Intel is ending its sponsorship of one of the country’s most prestigious high school math and science contests, the Science Talent Search, after almost two decades of support.
The contest boasts eight Nobel Prize winners as finalists, along with CEOs and other top scientists, and is considered a barometer for American excellence in math and science. Started as an essay contest in 1942, the Science Talent Search now brings 40 finalists to Washington D.C. to meet with government and industry leaders. Finalists, always in their last year of high school, are often considered the cream of the crop in American STEM education.
The Science Talent Search is administered by the Society for Science and the Public, and was sponsored by Westinghouse until Intel took over sponsoring the contest in 1998. Intel offered no public explanation for dropping their sponsorship, but indicated that they will continue sponsoring the contest until their contract ends in 2017, the New York Times reports.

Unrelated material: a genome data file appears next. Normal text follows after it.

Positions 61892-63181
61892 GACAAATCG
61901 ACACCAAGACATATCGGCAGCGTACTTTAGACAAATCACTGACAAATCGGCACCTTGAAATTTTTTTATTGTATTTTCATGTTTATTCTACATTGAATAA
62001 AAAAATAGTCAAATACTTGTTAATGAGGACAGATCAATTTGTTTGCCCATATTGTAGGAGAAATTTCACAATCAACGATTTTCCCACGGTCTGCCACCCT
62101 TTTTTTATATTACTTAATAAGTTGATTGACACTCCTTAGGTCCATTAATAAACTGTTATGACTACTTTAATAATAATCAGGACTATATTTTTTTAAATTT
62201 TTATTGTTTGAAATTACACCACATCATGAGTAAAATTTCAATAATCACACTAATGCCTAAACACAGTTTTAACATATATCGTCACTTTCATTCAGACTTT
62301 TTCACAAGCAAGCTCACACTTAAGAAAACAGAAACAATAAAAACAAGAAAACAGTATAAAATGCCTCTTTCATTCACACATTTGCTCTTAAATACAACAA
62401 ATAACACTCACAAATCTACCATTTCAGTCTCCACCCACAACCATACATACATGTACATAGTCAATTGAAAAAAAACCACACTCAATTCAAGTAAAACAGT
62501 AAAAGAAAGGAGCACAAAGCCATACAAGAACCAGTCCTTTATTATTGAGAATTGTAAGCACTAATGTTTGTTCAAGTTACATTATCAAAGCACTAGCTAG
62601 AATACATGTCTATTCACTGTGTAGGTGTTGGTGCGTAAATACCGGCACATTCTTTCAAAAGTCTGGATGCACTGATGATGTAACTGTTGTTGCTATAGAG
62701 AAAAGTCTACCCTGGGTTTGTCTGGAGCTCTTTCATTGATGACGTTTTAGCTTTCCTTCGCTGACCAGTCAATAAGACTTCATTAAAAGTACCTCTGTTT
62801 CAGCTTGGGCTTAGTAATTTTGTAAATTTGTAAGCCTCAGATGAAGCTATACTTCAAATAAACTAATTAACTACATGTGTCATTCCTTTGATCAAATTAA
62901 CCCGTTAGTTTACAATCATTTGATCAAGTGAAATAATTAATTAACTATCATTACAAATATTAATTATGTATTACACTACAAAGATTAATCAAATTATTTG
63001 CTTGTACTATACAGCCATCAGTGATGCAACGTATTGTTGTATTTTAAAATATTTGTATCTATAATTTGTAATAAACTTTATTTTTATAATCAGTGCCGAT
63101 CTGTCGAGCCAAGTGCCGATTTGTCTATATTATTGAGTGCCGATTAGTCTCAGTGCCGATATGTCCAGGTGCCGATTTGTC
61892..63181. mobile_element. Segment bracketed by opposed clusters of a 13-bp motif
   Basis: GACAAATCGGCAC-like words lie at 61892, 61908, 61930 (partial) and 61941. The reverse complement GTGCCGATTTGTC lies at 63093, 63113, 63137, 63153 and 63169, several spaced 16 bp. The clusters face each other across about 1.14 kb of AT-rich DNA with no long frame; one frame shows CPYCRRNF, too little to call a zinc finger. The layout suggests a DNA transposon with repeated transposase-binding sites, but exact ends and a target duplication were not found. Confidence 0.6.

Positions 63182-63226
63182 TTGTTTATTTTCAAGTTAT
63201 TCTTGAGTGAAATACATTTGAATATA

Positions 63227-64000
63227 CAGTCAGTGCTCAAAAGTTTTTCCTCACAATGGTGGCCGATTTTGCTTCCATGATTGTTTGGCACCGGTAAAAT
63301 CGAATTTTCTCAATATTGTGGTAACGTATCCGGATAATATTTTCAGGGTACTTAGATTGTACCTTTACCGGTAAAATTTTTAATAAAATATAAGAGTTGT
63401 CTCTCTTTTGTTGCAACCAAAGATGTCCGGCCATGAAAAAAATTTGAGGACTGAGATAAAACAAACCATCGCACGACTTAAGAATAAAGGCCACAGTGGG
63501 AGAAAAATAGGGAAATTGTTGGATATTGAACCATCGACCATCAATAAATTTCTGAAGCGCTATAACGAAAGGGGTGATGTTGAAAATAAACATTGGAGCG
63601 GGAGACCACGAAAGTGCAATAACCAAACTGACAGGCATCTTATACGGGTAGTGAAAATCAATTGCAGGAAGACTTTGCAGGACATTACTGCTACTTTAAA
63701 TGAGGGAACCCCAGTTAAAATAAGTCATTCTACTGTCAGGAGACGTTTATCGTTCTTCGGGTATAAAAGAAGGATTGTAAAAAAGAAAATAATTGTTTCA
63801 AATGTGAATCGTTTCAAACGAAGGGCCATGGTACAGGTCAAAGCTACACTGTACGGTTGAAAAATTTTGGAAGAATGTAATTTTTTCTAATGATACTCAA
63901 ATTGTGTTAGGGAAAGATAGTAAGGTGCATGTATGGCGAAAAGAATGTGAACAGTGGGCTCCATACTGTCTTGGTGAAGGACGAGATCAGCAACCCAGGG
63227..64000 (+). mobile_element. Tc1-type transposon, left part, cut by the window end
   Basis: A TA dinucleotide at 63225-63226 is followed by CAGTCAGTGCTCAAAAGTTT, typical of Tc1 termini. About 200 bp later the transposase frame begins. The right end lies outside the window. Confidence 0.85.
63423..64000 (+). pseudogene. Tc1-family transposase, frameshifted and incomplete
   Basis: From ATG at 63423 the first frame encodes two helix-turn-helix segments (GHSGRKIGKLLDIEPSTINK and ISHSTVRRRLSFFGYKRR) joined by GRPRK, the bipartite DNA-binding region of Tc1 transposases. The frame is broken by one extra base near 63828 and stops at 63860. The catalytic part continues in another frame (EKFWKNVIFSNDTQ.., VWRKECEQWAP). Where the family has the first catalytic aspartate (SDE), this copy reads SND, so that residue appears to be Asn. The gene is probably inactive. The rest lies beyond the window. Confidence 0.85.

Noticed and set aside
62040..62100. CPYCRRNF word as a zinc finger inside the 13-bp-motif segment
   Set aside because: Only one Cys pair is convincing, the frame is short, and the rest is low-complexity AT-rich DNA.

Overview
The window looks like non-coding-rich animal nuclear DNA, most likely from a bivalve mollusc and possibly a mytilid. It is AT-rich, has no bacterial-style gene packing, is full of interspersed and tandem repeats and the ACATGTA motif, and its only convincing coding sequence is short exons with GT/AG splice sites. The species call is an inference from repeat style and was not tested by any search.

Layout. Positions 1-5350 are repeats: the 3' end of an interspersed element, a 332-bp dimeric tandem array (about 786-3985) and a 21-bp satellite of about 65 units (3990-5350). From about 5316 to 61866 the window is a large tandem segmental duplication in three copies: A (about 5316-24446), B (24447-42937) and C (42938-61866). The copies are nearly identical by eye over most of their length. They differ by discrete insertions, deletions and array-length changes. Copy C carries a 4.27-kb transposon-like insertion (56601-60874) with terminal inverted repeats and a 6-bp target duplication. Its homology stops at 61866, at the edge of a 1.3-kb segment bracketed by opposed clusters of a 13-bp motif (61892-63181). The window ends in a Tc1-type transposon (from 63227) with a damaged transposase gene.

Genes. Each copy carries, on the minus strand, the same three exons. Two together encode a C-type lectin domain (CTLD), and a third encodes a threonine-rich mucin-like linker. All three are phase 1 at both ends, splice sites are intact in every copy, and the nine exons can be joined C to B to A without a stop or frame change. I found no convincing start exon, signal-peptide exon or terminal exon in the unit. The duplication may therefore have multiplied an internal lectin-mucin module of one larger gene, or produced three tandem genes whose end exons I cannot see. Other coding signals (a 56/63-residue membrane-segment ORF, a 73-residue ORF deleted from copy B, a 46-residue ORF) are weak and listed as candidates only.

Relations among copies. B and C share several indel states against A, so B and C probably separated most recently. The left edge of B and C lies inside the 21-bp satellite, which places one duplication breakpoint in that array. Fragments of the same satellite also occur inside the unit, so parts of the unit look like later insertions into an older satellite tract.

The Science Talent Search is still as strong as ever. Thousands of students apply to the contest, 300 are chosen as semifinalists, and 40 finalists are brought to Washington. Of those, several are selected to receive top awards—in 2015, nine awards were distributed, valued between $35,000-$150,000. President Barack Obama also met with the finalists when they visited in March.
Sponsoring the contest costs Intel about $6 million a year, about 0.01 percent of the company’s revenue last year, which topped $55 billion. Intel informed the Society for Science and the Public of their decision 18 months ago, and there is not yet an indication of whether another company would step up to sponsor the contest instead.
- The Fight to Save the Salmon
- Inside the World of Black Bitcoin, Where Crypto Is About Making More Than Just Money
- The 'Great Resignation' Is Finally Getting Companies to Take Burnout Seriously. Is It Enough?
- Suddenly, Everyone on TV Is Very Rich or Very Poor. What Happened?
- Colin Powell Reflects on His Mistakes in Unpublished TIME Interview
- Business Travel's Demise Could Have Far-Reaching Consequences
- If the U.S. Spends Big on Climate, the Rest of the World Might Follow